A Christmas Carol in Prose: being a ghost story of Christmas (Boston: Ticknor and Fields, 1869), top, page 56. Scanned image and text by Philip V. Allingham. [You may use this image without prior permission for any scholarly or educational purpose as long as you (1) credit the person who scanned the image and (2) link your document to this URL in a web document or cite the Victorian Web in a print one. ]by Sol Eytinge, Jr., 4.5 cm high by 9.1 cm wide. The third vignette for the Diamond Edition of Dickens's
The scene of Bob Cratchit's carrying his crippled son home from church which Eytinge depicts at the head of the third stave is unusual compared to those scenes in the previous illustrations in that it does not directly involve Scrooge, and we do not see these characters from his perspective. Rather, Scrooge and the Spirit of Christmas Present overhear the Cratchit family's conversation as they await Bob's arrival, and then listen as Bob rehearses for them what the lad said to him as they made with their way home through the streets of Camden Town:
He told me, coming home, that he hoped the people saw him in the church, because he was a cripple, and it might be pleasant to them to remember upon Christmas Day, who made lame beggars walk and blind men see. ["Stave Three, The Second of the Three Spirits"]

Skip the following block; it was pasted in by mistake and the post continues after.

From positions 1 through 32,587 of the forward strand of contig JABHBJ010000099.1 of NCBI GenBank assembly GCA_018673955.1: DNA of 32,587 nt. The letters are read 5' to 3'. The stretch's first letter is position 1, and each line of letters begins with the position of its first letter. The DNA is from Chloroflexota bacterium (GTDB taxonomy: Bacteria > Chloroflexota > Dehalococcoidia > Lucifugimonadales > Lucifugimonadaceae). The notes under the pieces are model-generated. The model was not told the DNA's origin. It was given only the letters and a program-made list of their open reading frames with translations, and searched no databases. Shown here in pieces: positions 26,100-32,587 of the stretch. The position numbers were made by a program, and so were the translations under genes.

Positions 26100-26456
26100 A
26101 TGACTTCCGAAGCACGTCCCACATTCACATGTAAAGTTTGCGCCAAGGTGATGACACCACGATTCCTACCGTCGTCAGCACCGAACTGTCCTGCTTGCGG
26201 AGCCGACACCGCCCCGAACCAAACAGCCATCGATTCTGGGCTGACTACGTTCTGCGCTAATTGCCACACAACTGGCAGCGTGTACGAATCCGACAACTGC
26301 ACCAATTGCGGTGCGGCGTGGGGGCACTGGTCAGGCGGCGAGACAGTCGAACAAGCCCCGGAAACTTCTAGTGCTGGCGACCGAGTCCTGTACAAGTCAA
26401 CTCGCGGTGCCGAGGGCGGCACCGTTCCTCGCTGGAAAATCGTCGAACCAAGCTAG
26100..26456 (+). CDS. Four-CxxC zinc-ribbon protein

As in "In the Tank", Bob is wearing his white, three-foot comforter, and trots past an area railing carrying Tiny Tim and his little crutch. The "iron frame" or legbrace that Dickens mentions as enclosing Tim's limbs is is not evident. The aerial perspective at the right is exaggerated to include a church in the right-hand margin, and the steps at the left appear to be snow-covered. This, then, is the scene that the Cratchits, Scrooge, and his guide imagine, for it does not actually occur in the text. A similar scene by Harold Coping, executed some fifty-five years later, "Bob Cratchit and Tiny Tim", has impressed itself upon the popular mind, and has often been realised in cinematic and television adaptations — even though Dickens never described it.
Dickens, Charles. A Christmas Carol in Prose: being a ghost story of Christmas, il. Sol Eytinge, Junior. The Diamond Edition. Boston: Ticknor & Fields, 1869.
Hearne, Michael Patrick, ed. The Annotated Christmas Carol. New York: Avenel, 1989.
Last modified 29 December 2010